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CUSTODY AND ACCESS - Considerations - Best interests of child - Conduct of parents - Willingness to facilitate access with other parent - Expert report or assessment

Tuesday, February 28, 2017 @ 10:00 AM  

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Appeal by the mother from an order governing parenting arrangements and child support. The parties married in 2006. They were the parents of two girls, ages eight and nine. The parties increasingly spent time apart due to mother's desire to spend time with her parents. In 2010, the mother claimed the oldest child disclosed inappropriate touching by the father. She advised the father she was terminating the marriage and obtained interim without notice orders of sole custody without access. Complaints were filed with police and social services. The father denied any wrongdoing. He consented to an order limiting his parenting time to supervised access of four hours per week. The access regime remained in place until the trial in 2015. The trial judge determined that generous unsupervised parenting time with the father was consistent with the children's best interests. The judge cited expert reports, and preferred the evidence of the father and his witnesses to that of the mother. The trial judge found the mother's credibility was severely impaired. On the issue of support, the trial judge refused retroactive support and ordered ongoing support of $758 based on an imputed income of $50,000, reducible to $558 due to hardship to the father. The mother appealed.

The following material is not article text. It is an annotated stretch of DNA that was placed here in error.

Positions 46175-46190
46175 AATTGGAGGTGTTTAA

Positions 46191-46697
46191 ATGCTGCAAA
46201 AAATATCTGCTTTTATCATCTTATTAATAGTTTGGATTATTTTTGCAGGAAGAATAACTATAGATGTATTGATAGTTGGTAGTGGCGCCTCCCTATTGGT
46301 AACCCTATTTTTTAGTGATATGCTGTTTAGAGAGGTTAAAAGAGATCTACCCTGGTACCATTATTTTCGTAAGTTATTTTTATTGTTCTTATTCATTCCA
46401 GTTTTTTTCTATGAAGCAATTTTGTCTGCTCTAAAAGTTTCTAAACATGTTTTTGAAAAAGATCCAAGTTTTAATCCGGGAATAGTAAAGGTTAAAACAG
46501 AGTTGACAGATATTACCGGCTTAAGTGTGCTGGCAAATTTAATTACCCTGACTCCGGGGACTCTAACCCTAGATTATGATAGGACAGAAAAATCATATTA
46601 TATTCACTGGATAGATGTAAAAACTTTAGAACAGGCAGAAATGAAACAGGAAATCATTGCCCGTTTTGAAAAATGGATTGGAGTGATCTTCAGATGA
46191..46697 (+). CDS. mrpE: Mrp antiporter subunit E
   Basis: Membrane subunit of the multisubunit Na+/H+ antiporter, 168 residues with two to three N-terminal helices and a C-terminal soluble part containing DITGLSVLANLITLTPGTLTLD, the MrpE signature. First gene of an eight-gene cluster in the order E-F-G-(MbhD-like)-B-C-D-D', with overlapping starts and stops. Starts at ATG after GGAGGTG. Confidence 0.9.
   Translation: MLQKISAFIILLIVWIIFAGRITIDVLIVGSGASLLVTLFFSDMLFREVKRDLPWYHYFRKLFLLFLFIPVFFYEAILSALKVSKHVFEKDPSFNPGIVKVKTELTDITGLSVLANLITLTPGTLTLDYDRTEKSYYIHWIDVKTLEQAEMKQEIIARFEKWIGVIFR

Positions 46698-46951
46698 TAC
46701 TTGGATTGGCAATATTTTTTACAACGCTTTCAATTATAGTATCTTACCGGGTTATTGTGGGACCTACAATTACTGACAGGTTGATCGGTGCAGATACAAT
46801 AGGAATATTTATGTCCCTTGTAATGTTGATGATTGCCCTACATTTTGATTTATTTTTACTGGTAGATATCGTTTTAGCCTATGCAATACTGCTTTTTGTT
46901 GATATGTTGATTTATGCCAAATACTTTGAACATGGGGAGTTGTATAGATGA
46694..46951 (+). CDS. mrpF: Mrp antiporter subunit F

HELD: Appeal allowed to a limited extent. The trial judge did not err in approaching parenting time from the perspective of the father's entitlement thereto, rather than from the perspective of the children's best interests. A contextual reading of the entire judgment supported a conclusion the judge properly applied the best interests test. The trial judge made no palpable or overriding error with respect to the factual finding that the mother's allegations of impropriety and domestic violence were unproven and improbable, and based on embellished and exaggerated evidence in an attempt to demonize the father. The trial judge acknowledged the father's journals describing his sexual impulses were troubling, but did not err in finding they offered no corroboration of the mother's allegations. No error was established with respect to the interpretation and weighing of the competing expert evidence. There was no basis upon which to interfere with the judge’s discretionary orders regarding parenting time, communication, travel, passports, and other matters associated with the parenting time and guardianship. With respect to retroactive child support, errors misstating the applicable factors did not impugn the result dismissing the mother's claim based on hardship to the father. However, the reduction of ongoing support based on hardship flowing from high access costs was erroneous. Child support was accordingly increased to $758 per month.

L.C.T. v. R.K., [2017] B.C.J. No. 223, British Columbia Court of Appeal, P.A. Kirkpatrick, E.A. Bennett and N.J. Garson JJ.A., February 8, 2017. Digest No. 3640-008